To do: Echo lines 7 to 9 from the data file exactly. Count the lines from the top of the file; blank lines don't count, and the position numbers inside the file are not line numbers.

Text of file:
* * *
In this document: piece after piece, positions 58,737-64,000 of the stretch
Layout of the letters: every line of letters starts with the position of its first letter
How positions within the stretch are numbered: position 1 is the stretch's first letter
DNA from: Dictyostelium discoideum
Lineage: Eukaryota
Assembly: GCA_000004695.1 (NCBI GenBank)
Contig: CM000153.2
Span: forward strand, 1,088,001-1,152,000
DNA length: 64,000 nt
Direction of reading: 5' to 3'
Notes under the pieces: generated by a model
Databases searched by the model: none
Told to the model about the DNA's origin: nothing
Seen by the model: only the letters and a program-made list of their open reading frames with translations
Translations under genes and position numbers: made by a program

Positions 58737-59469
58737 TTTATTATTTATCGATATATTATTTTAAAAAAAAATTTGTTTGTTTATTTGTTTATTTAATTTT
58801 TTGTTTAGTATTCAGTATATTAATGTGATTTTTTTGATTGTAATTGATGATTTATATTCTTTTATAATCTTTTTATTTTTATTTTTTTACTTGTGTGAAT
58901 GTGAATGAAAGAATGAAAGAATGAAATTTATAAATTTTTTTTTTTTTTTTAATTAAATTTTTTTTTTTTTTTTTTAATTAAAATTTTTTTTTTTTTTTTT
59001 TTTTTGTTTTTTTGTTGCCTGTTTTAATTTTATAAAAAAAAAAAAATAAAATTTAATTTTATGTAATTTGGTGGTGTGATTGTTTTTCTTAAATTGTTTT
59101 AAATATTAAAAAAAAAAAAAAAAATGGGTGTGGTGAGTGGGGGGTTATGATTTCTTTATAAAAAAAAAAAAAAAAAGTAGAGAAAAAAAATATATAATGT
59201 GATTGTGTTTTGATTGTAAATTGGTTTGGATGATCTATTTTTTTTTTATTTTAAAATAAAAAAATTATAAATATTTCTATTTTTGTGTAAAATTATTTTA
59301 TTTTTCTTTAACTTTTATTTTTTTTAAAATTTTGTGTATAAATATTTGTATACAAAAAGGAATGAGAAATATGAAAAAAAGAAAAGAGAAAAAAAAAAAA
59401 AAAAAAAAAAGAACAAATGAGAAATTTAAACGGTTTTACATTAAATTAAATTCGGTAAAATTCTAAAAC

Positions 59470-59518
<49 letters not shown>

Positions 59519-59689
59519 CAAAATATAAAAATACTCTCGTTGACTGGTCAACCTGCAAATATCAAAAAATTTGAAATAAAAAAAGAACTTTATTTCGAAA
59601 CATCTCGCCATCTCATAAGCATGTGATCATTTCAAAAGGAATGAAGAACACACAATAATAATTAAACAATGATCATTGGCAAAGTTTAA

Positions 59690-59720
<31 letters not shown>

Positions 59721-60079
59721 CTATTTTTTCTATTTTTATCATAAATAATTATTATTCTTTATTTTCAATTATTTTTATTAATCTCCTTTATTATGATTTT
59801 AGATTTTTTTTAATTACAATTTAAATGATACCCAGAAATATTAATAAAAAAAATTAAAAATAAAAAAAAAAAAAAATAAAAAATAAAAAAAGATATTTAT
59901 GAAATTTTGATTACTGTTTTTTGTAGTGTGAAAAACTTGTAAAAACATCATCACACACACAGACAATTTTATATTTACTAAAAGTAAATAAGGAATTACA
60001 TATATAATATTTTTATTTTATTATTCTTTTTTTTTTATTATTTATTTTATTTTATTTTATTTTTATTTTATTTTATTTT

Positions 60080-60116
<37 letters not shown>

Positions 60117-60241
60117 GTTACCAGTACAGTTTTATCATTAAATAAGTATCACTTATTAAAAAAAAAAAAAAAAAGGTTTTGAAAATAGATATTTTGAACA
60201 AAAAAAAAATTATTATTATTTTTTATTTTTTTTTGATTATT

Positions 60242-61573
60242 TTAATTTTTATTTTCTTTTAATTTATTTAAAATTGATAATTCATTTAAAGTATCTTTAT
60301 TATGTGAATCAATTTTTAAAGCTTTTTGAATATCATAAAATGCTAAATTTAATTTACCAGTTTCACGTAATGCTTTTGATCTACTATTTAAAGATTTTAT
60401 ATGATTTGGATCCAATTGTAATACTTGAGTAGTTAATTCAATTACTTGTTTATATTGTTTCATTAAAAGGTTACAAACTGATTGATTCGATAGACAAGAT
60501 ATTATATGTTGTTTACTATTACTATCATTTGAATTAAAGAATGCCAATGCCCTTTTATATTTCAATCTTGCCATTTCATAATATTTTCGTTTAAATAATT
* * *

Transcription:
Contig: CM000153.2
Span: forward strand, 1,088,001-1,152,000
DNA length: 64,000 nt